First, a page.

new release Archive

Hundred-word Reviews: September 2017

Time for some more hundred-word reviews; new music from many different genres. Linsey Alexander – Two Cats (Delmark) A lot of modern-day blues has a sterility that makes it the sonic equivalent of a museum display: too perfect, too slick, soulless. Linsey Alexander is having none of that on Two Cats. The 75-year old blues

EP Review: DJ Audio — Shut it Down

The advent of low-cost, do-it-yourself recording technology has put the power to create music in the hands of a wider group of creative musicians. Knocking down barriers to entry has meant that the virtual stranglehold the corporate music industry has exerted is now far less absolute. But alongside those advances, these seismic changes in the

Album Review: Various Artists — Songs, Bond Songs

Andrew Curry‘s label has released an impressive clutch of tribute-type albums, including ones focusing on 80s pop, “lite rock” and so on. For the most part, the artists involved tend to fall at least loosely into the power pop subgenre. Curry Cuts’ latest project is Songs, Bond Songs. And as the title (and wonderfully clever

Album Review: Secret Agent 23 Skidoo — Mozartistic

At its best, kid-hop is a family friendly version of hip-hop, with lyrics full of universal appeal. Because while not everyone can identify with slice-of-life reality depicted in some rap and hip-hop, everyone has been a kid. Many still are. And at its best, kid-hop takes the form of the music made by sometime Asheville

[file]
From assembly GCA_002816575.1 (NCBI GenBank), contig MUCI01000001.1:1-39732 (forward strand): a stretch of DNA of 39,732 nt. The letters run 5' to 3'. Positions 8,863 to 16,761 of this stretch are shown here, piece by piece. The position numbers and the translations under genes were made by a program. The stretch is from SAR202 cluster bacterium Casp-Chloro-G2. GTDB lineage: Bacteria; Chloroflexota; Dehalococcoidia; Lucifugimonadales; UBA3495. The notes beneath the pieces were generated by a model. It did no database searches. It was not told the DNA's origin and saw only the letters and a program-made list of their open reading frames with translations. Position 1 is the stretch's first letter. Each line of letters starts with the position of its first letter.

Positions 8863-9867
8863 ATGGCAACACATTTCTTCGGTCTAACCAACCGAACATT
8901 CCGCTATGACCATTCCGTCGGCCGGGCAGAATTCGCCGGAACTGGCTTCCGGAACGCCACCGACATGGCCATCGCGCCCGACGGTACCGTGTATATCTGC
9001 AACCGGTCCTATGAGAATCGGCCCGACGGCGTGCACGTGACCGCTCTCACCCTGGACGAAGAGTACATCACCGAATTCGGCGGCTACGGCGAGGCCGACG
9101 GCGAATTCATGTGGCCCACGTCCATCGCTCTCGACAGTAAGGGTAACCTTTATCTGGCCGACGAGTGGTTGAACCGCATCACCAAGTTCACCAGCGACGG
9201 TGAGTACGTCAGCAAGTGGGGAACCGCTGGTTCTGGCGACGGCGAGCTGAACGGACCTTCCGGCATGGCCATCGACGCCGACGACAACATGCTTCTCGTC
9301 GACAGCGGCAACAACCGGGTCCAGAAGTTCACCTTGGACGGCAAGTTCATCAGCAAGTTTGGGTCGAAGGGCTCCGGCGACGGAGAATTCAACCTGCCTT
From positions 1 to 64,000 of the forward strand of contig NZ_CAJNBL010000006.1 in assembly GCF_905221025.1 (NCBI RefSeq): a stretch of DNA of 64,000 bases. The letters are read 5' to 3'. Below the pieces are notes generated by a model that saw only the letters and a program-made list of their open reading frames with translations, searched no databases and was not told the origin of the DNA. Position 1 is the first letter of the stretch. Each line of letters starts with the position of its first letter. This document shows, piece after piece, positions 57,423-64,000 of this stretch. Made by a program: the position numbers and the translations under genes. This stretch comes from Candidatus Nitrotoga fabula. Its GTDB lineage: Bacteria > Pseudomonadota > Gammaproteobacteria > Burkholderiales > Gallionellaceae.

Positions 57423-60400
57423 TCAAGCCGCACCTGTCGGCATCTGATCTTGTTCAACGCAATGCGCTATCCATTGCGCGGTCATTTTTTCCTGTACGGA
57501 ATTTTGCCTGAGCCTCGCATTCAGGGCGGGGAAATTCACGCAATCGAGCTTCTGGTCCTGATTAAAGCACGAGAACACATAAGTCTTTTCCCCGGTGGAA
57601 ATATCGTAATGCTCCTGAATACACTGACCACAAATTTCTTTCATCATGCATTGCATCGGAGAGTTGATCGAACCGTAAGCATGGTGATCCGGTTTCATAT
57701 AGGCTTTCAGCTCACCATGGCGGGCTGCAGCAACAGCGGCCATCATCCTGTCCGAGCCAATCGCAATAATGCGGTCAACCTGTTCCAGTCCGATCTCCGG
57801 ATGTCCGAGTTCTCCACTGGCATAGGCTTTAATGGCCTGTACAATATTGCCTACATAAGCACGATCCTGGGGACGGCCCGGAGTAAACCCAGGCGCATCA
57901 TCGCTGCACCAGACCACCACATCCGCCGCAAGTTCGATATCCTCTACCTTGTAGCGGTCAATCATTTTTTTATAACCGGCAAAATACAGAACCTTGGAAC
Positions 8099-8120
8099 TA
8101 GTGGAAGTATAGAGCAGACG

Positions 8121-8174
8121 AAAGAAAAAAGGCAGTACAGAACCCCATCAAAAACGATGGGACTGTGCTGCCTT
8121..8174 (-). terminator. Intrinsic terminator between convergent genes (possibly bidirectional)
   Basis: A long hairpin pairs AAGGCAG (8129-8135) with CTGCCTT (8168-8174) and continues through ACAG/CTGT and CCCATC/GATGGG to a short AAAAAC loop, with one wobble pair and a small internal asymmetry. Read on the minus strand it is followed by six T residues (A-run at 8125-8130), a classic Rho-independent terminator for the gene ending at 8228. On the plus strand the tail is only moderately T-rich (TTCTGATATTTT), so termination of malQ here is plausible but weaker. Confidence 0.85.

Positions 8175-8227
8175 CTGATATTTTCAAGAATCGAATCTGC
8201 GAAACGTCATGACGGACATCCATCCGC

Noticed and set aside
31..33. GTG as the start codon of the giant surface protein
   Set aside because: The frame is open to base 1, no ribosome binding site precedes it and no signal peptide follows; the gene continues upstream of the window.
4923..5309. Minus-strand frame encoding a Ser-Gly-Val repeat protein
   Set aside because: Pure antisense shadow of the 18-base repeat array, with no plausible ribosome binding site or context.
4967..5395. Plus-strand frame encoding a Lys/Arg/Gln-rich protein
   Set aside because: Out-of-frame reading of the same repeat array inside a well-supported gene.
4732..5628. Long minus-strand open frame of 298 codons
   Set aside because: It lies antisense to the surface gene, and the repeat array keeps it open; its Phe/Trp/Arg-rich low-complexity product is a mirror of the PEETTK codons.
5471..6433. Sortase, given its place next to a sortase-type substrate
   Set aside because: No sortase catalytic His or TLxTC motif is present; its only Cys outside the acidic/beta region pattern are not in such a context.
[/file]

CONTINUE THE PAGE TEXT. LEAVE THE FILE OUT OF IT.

Album Review: The Bye Bye Blackbirds — Take Out the Poison

The Bye Bye Blackbirds’ fourth album, 2015’s We Need the Rain was characterized by a seeming desire to exemplify the best of what makes powerpop appealing while moving beyond its relatively confining parameters on some of the album’s material. While We Need the Rain was an excellent record, the presence of those twin goals made

Album Review: Gel-Sol — Horse Head Bookends

It’s inevitable: the first thing one notices about Horse Head Bookends, the latest album from Andrew Reichel (d/b/a/ Gel-Sol), is its stunningly original album artwork and packaging. The vinyl LP is housed in a black, die-cut sleeve with a front window that serves as a frame for a 12×12 full-color art. There’s a collage for

Matthew Sweet on Tomorrow and Thereafter

Nearly six years passed between the release of Modern Art, Matthew Sweet’s 11th album, and 2017’s Tomorrow Forever. In the interim, the songwriter-guitarist released a third album of covers with Susanna Hoffs, moved back to his native Nebraska, and embarked upon a Kickstarter crowd funding campaign to finance his latest album. And while the 17-track

Matthew Sweet: Tomorrow is Here (Part 2)

Continued from Part One… Crowd funding an album is a new experience for Matthew Sweet, and so far it’s been a very positive experience. The campaign for Tomorrow Forever took in nearly twice its target amount of $32,000. But Sweet says that the raw numbers are a bit misleading. “I did really well in what

Matthew Sweet: Tomorrow is Here (Part 1)

Matthew Sweet started out making music in his hometown of Lincoln, Nebraska. Moving to Athens for college, he fell in with the vibrant music scene there, playing with Oh-OK and The Buzz of Delight. After scoring a record deal with Columbia (and then with A&M), Sweet released a pair of albums (1986’s Inside and 1989’s

Super Doppler Gets Called Up to the Majors

As Major and the Monbacks*, Super Doppler signed with tastemaking independent record label Yep Roc* just a few months ago, but the Norfolk, Virginia band isn’t exactly a new act. “There was a long and winding road to Yep Roc,” says multi-instrumentalist Neil Friedman. “We’ve been playing together as some form of this group for